In my research on scientists in Brazilian who make bioproducts, like biofuels and bioplastics, from sugarcane, this sugar library became a methodology for tracking sugar(cane)’s many such transformations. The original research question guiding my project was how sugarcane—a crop with a five-hundred-year history in Brazil that includes slavery-based colonial extraction, violent labor conditions, and environmental destruction—could be transformed into the basis of new sustainable futures. In order to track this transformation, I started by collecting all the various forms of sugar(cane) I encountered in the field and beyond. How do certain forms relate to others? How does one form become another? I was capacious in what I recorded as a sugar(cane) form. As you can observe in the sugar library here, I catalogued artifacts ranging from images, photos I took, physical items (accompanied by photos), stories people told me, their decades-old memories, broader discourses I heard often, poems, artwork, knowledge artifacts like metrics and charts, and even absences and gaps. I’ve catalogued over five hundred entries.
Throughout my research and data analysis, the sugar library helped make clear that not only were there many instances of sugarcane being transformed into something else—biofuels, bioplastics, profit, hope, ideas of sustainability, biotech companies, research funding, racialized social systems, monocrop ecologies, job creation, job loss, regional economic disparities—but there were many different ways this transformation happens. The question is not how sugarcane is transformed, but what’s at stake with the numerous different ways that sugarcane is transformed? What social and political worlds are created when sugarcane is transformed one way into certain things, versus when sugarcane is transformed a different way into other things, or even the same things? What if we start asking about not only what we’re making out of sugarcane, but the mode in which we do so? This is an important question to ask in a world where changing the source of our materials—say, from fossil fuels to renewable sources—might be seen as enough to address the climate crisis, when in fact this doesn’t change the systems of racializing, extractive, growth-based capitalism at the root of many contemporary crises, climate change being one of them.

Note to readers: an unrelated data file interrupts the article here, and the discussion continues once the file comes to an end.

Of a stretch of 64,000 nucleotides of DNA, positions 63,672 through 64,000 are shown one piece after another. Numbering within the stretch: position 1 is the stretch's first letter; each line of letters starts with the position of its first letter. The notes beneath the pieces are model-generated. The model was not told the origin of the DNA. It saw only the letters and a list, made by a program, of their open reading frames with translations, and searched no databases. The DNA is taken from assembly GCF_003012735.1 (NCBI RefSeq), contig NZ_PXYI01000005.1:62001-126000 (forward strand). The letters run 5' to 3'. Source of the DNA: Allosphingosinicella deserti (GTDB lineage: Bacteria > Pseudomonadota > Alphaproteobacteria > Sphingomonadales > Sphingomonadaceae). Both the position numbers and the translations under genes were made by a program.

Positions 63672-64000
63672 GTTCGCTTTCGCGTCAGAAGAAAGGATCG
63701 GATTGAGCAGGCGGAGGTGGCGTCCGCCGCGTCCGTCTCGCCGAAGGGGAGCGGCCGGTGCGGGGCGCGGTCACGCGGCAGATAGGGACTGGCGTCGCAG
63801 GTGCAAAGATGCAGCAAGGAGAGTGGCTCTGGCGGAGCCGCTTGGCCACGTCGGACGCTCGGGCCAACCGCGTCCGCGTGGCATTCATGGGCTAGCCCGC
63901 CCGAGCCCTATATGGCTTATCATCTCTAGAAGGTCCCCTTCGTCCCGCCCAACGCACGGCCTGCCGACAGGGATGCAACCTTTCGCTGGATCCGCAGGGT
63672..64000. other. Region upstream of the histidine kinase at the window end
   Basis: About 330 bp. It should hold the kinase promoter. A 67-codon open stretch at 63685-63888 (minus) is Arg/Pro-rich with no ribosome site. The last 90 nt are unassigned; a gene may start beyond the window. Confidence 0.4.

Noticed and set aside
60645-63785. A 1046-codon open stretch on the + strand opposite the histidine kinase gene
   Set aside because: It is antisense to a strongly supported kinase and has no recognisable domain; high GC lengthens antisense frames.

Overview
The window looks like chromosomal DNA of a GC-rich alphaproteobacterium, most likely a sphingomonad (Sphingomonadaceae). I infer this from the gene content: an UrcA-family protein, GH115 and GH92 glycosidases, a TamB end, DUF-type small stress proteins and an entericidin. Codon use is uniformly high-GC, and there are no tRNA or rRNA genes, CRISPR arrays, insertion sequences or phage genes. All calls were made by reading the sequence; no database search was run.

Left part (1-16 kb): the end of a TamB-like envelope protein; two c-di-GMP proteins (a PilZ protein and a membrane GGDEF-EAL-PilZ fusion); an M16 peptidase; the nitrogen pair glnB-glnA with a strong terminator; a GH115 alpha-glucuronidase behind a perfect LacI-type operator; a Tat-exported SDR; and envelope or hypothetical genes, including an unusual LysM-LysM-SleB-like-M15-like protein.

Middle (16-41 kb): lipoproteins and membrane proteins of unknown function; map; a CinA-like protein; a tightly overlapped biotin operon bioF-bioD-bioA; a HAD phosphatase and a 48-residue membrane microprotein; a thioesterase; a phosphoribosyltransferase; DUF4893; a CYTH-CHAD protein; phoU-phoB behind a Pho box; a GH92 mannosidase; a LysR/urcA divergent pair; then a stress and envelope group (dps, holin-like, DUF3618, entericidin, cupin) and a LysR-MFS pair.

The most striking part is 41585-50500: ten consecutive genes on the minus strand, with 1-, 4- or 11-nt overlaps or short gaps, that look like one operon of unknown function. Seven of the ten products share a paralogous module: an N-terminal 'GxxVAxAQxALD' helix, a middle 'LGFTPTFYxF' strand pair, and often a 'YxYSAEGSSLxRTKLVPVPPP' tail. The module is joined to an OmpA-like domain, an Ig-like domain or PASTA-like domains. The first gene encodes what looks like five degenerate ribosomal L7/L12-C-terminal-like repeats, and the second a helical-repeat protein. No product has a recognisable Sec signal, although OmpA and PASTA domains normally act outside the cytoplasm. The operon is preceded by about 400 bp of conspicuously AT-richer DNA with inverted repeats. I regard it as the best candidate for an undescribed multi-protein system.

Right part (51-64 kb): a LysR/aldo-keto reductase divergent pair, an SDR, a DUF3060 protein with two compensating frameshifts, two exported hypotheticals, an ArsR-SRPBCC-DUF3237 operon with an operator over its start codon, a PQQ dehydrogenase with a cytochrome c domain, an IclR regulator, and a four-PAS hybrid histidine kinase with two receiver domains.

I’m using this sugar library to continue working on answers to these questions. As a catalog of artifacts with no inherent structuring or hierarchy, it allows me to explore juxtapositions and comparisons that might be otherwise hard to see or notice. The sugar library is also an important methodology for publicly sharing some of my data, in a different form than an already-written journal article or book. I hope this sugar library can be useful to other scholars working on sugarcane, bioproducts, industrial agriculture, or biotech, as well as interesting to practitioners in these fields who might inhabit sugar(cane) worlds similarly or differently. At the end of the day, it matters how we tell stories about our world—including about how we’re going to tackle climate and other crises—and a library like this might offer one place to look for different ways of telling such stories.
Click on the title of the image (sugar_#) to see a description and metadata (date and place of creation, etc.). Entries are not intended to be read in order, so feel welcome to scroll and choose entries randomly.